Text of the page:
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WASHINGTON – Federal authorities are taking a closer look at Middle Easterners enrolled in an Energy Department program started by the Clinton
administration that trains foreign nationals to, among other things, spot holes in modern security systems,
WorldNetDaily has learned.

The foreign students, including some from Yemen, have enrolled in security-training classes at Kirtland Air Force Base in Albuquerque, N.M., and “interfaced” with security teams at nearby Sandia National Laboratory, an Energy security contractor says.

The contractor told WorldNetDaily that, after the Sept. 11 terrorist attacks, federal authorities expressed concern about the program and asked to see
student enrollment lists.

“There was a name-by-name audit done to determine if any foreign students who came through showed up on a
terrorist-watch list that the intelligence community had,” said Frank Martin, an Energy security contractor who, until a recent promotion, ran the program. He
still oversees it.

No known-terrorist matches were found, but he says authorities are still worried about individuals who have gone through the program.

“There obviously was a concern, and there remains a lingering concern about individuals who have been here,” Martin said, adding that both the Energy and
State departments vet the foreign students before they arrive in Albuquerque.

The foreign security-training courses began in October 1999 under the auspices of the Non-proliferation
National Security Institute, which was set up by former Energy Secretary Bill Richardson.

Energy, in partnership with the State Department, teaches basic security to the foreigners with the hope that they will go back to their countries and assist
security officers at American embassies, “if things get dicey,” Martin explained.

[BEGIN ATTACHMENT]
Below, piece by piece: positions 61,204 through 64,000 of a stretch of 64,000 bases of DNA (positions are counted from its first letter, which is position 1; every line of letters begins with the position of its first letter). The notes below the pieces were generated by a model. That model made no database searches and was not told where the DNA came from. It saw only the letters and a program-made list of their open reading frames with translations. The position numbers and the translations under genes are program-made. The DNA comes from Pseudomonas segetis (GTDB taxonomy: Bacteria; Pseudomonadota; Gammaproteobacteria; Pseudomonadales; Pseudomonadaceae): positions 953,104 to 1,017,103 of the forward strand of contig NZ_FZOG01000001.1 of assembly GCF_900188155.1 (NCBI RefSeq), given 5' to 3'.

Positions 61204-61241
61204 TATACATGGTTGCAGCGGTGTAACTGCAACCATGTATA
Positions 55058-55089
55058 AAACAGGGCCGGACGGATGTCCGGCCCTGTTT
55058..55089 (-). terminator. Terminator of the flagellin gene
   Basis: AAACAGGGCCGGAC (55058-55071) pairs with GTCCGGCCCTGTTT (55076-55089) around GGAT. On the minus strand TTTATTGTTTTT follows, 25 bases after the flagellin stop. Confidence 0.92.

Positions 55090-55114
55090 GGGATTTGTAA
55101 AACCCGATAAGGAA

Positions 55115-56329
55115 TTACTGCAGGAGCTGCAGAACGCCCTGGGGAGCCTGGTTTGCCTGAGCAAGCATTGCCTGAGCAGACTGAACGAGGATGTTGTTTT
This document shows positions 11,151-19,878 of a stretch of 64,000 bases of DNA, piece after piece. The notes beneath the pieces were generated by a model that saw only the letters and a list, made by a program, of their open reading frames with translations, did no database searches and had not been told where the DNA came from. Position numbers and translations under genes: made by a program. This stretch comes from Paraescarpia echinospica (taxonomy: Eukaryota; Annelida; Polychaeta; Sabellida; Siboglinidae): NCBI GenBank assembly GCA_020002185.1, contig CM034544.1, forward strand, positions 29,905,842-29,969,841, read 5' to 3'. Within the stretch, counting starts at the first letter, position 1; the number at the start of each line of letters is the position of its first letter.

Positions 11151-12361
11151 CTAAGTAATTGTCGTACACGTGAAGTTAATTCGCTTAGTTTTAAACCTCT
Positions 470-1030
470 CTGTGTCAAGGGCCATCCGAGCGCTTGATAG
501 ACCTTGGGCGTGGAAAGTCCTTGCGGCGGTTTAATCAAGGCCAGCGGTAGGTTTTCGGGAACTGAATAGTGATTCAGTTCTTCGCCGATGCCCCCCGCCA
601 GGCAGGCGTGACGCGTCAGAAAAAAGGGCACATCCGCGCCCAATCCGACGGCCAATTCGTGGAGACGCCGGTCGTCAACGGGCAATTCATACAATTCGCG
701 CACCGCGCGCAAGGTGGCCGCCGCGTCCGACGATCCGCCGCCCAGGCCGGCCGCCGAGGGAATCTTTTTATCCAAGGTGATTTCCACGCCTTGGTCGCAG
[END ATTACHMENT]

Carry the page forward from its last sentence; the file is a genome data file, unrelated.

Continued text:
“These folks wouldn’t leave here and go straight back to the American embassy,” he said. “They would be part
of their home country’s security infrastructure.”

He says groups from nearly 25 countries, including Kenya, the Philippines and Yemen, have gone through the course. The students are mostly young men, who bring along interpreters.

Yemen, where terrorists last year bombed the USS Cole, is one of many Arab countries that harbors al-Qaida
cells.

“There were Yemenites at the Albuquerque security facilities taking training on various security techniques employed by the labs,” a former Energy
intelligence official told WorldNetDaily. “At the conclusion of their visit, a couple of them disappeared.”

Classes are held at Kirtland, where the government stores films of nuclear weapons tests in a secure vault, as well as at police facilities in downtown
Albuquerque.

Training involves “some interface” with Sandia nuclear lab, “as to the handling of an operations center or
central alarm station,” Martin said. Sensors are among the technologies covered.

“They’re taught how to protect a facility and how to determine its vulnerabilities,” he said.

State’s Bureau of Diplomatic Security, meanwhile, trains Saudis and other Middle Easterners at Louisiana State University and at facilities in the Washington area, Martin said.

The Bush administration has not canceled the Albuquerque program, and is still enrolling foreign students in it.

“There’s been nothing out of DOE [Department of Energy] that says slow it down,” Martin said. “But they have been more stringent about background checks,
post-9-11.”


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